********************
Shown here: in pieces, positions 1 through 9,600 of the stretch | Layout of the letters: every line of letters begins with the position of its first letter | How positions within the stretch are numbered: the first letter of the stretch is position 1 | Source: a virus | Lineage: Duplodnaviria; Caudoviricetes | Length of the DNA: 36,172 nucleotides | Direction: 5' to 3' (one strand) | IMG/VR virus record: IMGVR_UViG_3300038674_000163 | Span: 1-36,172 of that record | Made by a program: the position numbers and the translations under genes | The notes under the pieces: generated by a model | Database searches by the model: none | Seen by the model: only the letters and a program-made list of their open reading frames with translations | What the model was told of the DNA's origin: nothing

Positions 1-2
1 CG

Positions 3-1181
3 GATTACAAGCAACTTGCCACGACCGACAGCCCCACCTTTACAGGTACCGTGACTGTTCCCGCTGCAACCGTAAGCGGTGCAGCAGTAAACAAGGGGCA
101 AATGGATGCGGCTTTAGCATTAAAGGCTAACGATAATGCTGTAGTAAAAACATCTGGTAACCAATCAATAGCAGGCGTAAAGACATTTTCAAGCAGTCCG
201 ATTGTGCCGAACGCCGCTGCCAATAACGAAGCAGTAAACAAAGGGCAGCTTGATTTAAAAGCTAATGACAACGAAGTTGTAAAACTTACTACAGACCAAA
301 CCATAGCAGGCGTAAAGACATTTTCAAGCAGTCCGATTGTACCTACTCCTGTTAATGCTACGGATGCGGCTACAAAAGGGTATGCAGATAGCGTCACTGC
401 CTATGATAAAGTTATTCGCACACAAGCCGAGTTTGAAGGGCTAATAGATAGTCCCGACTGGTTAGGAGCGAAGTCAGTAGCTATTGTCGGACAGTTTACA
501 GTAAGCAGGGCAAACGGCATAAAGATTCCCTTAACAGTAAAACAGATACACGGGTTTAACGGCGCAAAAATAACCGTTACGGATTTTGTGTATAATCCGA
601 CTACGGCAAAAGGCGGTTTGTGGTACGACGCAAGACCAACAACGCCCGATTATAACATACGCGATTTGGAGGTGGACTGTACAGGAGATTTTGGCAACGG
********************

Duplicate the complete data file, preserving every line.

Shown here: in pieces, positions 1 through 9,600 of the stretch | Layout of the letters: every line of letters begins with the position of its first letter | How positions within the stretch are numbered: the first letter of the stretch is position 1 | Source: a virus | Lineage: Duplodnaviria; Caudoviricetes | Length of the DNA: 36,172 nucleotides | Direction: 5' to 3' (one strand) | IMG/VR virus record: IMGVR_UViG_3300038674_000163 | Span: 1-36,172 of that record | Made by a program: the position numbers and the translations under genes | The notes under the pieces: generated by a model | Database searches by the model: none | Seen by the model: only the letters and a program-made list of their open reading frames with translations | What the model was told of the DNA's origin: nothing

Positions 1-2
1 CG

Positions 3-1181
3 GATTACAAGCAACTTGCCACGACCGACAGCCCCACCTTTACAGGTACCGTGACTGTTCCCGCTGCAACCGTAAGCGGTGCAGCAGTAAACAAGGGGCA
101 AATGGATGCGGCTTTAGCATTAAAGGCTAACGATAATGCTGTAGTAAAAACATCTGGTAACCAATCAATAGCAGGCGTAAAGACATTTTCAAGCAGTCCG
201 ATTGTGCCGAACGCCGCTGCCAATAACGAAGCAGTAAACAAAGGGCAGCTTGATTTAAAAGCTAATGACAACGAAGTTGTAAAACTTACTACAGACCAAA
301 CCATAGCAGGCGTAAAGACATTTTCAAGCAGTCCGATTGTACCTACTCCTGTTAATGCTACGGATGCGGCTACAAAAGGGTATGCAGATAGCGTCACTGC
401 CTATGATAAAGTTATTCGCACACAAGCCGAGTTTGAAGGGCTAATAGATAGTCCCGACTGGTTAGGAGCGAAGTCAGTAGCTATTGTCGGACAGTTTACA
501 GTAAGCAGGGCAAACGGCATAAAGATTCCCTTAACAGTAAAACAGATACACGGGTTTAACGGCGCAAAAATAACCGTTACGGATTTTGTGTATAATCCGA
601 CTACGGCAAAAGGCGGTTTGTGGTACGACGCAAGACCAACAACGCCCGATTATAACATACGCGATTTGGAGGTGGACTGTACAGGAGATTTTGGCAACGG